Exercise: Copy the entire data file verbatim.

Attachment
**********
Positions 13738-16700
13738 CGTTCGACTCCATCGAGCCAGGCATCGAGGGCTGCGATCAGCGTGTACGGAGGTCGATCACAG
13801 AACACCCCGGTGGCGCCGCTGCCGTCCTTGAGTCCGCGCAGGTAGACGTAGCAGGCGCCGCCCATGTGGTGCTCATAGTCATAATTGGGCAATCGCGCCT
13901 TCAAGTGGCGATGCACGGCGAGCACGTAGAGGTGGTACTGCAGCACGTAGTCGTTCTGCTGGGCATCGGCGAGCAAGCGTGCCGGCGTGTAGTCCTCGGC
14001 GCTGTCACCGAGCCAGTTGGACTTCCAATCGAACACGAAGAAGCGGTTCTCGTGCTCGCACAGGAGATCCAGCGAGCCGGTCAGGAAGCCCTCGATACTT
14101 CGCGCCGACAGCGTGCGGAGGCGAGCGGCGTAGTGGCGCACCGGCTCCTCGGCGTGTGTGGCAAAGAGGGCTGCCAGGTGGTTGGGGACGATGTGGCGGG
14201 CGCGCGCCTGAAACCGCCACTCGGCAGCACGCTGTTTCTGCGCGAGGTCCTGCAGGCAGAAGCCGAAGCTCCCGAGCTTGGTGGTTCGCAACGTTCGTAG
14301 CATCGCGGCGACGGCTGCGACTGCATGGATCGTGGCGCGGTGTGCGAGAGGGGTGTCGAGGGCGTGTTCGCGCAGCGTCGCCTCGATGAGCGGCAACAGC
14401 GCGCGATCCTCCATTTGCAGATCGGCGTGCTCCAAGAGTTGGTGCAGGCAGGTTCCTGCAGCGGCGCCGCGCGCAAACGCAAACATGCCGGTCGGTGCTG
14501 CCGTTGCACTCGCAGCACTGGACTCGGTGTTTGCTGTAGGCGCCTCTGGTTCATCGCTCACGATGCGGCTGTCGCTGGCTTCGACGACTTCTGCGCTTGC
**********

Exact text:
Positions 13738-16700
13738 CGTTCGACTCCATCGAGCCAGGCATCGAGGGCTGCGATCAGCGTGTACGGAGGTCGATCACAG
13801 AACACCCCGGTGGCGCCGCTGCCGTCCTTGAGTCCGCGCAGGTAGACGTAGCAGGCGCCGCCCATGTGGTGCTCATAGTCATAATTGGGCAATCGCGCCT
13901 TCAAGTGGCGATGCACGGCGAGCACGTAGAGGTGGTACTGCAGCACGTAGTCGTTCTGCTGGGCATCGGCGAGCAAGCGTGCCGGCGTGTAGTCCTCGGC
14001 GCTGTCACCGAGCCAGTTGGACTTCCAATCGAACACGAAGAAGCGGTTCTCGTGCTCGCACAGGAGATCCAGCGAGCCGGTCAGGAAGCCCTCGATACTT
14101 CGCGCCGACAGCGTGCGGAGGCGAGCGGCGTAGTGGCGCACCGGCTCCTCGGCGTGTGTGGCAAAGAGGGCTGCCAGGTGGTTGGGGACGATGTGGCGGG
14201 CGCGCGCCTGAAACCGCCACTCGGCAGCACGCTGTTTCTGCGCGAGGTCCTGCAGGCAGAAGCCGAAGCTCCCGAGCTTGGTGGTTCGCAACGTTCGTAG
14301 CATCGCGGCGACGGCTGCGACTGCATGGATCGTGGCGCGGTGTGCGAGAGGGGTGTCGAGGGCGTGTTCGCGCAGCGTCGCCTCGATGAGCGGCAACAGC
14401 GCGCGATCCTCCATTTGCAGATCGGCGTGCTCCAAGAGTTGGTGCAGGCAGGTTCCTGCAGCGGCGCCGCGCGCAAACGCAAACATGCCGGTCGGTGCTG
14501 CCGTTGCACTCGCAGCACTGGACTCGGTGTTTGCTGTAGGCGCCTCTGGTTCATCGCTCACGATGCGGCTGTCGCTGGCTTCGACGACTTCTGCGCTTGC